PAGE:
It is clear that no legitimate objective is advanced by excluding domestic workers from COIDA. If anything, their exclusion has a significant stigmatising effect which entrenches patterns of disadvantage based on race, sex and gender…. In considering those who are most vulnerable or most in need, a court should take cognisance of those who fall at the intersection of compounded vulnerabilities due to intersecting oppression based on race, sex, gender, class and other grounds. To allow this form of state-sanctioned inequity goes against the values of our newly constituted society namely human dignity, the achievement of equality and ubuntu. To exclude this category of individuals from the social security scheme established by COIDA is manifestly unreasonable.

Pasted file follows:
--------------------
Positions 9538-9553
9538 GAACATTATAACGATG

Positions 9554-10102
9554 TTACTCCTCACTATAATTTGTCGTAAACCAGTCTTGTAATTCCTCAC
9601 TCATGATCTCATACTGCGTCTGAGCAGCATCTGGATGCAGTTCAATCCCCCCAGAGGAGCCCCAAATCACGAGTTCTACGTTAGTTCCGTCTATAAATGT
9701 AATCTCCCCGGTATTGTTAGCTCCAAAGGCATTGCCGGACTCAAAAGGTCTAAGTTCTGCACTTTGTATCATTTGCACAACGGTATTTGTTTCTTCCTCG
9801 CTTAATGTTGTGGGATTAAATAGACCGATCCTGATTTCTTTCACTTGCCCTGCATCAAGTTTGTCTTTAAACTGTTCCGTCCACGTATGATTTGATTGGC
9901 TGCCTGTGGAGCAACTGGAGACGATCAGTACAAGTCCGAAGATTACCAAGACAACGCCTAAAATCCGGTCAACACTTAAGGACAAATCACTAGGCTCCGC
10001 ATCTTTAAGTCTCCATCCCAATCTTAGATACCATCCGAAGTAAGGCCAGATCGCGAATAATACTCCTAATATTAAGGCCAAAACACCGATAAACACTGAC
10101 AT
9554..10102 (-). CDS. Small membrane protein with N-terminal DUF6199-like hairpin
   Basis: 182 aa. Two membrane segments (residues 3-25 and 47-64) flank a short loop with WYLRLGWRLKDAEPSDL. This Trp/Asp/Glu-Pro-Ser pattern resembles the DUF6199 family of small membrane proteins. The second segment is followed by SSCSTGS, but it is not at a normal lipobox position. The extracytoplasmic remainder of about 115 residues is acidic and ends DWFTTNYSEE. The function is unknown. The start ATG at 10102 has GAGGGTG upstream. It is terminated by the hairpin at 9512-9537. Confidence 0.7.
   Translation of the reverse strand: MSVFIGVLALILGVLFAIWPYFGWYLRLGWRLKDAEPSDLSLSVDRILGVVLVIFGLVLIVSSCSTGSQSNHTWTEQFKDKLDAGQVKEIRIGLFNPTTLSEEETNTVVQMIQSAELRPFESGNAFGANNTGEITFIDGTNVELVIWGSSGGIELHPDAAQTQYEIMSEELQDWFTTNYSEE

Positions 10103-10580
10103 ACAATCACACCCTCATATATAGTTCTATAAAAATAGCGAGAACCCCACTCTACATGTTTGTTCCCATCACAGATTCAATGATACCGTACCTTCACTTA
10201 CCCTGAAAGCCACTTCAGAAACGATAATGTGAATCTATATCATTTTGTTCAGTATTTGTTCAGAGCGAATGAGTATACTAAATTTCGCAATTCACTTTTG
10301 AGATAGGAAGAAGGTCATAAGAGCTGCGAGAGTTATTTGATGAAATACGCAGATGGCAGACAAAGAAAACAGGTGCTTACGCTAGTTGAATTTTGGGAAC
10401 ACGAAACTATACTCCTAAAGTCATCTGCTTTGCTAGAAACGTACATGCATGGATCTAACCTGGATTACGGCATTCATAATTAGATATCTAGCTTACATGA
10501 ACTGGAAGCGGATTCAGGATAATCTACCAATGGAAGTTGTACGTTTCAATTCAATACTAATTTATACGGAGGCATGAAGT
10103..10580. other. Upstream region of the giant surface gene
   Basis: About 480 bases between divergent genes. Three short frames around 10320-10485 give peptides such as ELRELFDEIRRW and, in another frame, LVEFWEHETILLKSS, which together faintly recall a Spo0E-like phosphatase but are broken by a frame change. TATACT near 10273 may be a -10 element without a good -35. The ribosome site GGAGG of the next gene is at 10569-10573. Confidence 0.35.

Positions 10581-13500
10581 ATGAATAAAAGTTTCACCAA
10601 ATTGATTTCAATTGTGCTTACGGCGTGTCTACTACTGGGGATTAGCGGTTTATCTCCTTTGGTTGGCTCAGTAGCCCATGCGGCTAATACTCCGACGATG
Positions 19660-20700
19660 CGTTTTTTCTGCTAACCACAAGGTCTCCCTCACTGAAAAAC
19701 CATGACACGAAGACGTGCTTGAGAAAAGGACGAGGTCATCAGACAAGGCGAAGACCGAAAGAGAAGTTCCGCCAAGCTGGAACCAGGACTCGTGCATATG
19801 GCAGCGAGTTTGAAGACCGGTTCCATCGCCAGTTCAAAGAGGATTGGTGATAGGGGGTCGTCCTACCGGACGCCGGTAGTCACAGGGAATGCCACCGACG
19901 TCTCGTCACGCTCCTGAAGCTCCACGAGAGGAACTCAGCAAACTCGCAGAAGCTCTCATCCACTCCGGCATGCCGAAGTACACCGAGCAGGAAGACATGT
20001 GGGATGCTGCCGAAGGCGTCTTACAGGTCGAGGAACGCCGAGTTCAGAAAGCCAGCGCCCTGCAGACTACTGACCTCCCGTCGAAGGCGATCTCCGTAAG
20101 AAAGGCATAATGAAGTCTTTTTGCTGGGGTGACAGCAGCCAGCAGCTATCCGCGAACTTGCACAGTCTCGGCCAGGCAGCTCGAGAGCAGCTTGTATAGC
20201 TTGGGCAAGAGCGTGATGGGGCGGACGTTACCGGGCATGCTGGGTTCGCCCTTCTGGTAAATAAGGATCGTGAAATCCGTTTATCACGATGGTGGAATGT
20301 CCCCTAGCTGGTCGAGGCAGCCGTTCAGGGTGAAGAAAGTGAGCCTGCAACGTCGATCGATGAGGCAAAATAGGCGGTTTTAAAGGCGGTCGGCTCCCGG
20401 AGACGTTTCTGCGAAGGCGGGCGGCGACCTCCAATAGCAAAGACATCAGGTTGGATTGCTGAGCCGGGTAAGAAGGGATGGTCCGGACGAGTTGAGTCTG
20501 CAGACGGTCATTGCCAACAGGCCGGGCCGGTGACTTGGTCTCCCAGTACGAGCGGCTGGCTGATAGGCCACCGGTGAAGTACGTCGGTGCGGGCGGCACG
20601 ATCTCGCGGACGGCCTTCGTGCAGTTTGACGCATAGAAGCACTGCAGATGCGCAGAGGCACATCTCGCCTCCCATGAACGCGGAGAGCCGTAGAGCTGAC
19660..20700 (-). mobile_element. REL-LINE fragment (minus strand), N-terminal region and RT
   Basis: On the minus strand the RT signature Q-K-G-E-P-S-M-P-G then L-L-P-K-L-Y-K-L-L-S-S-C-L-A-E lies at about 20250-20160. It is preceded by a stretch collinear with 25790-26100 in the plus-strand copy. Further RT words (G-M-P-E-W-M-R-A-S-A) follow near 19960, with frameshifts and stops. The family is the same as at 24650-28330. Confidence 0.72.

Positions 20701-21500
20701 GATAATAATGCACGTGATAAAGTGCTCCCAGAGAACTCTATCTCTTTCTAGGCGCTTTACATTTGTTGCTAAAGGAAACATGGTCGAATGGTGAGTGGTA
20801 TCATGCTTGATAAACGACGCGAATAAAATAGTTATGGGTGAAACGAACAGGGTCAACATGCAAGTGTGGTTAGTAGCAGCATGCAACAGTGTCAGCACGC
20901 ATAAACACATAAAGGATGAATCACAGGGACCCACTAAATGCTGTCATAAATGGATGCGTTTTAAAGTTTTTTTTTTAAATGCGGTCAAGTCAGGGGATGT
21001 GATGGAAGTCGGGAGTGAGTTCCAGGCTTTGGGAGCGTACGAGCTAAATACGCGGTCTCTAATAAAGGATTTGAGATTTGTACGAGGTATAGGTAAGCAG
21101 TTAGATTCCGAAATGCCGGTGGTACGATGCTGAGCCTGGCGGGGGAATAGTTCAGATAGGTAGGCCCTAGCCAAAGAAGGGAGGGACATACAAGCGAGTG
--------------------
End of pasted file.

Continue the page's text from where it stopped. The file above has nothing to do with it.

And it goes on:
[Mbeki’s] broadsides against white racism and his penchant for incarcerating black men are, I think, symptoms of the same dispiritedness. They are the thoughts and actions of an odd and unheralded figure — the black Afro-pessimist.
When one looks at institutions such as our police force and our health system, when one witnesses their degree of paralysis, one wonders whether one of the maladies from which they are suffering is not the president’s disenchantment and his pessimism. Come 2009, I hope we are blessed with a president who still believes in the art of the possible. For I suspect that the one we have now no longer does.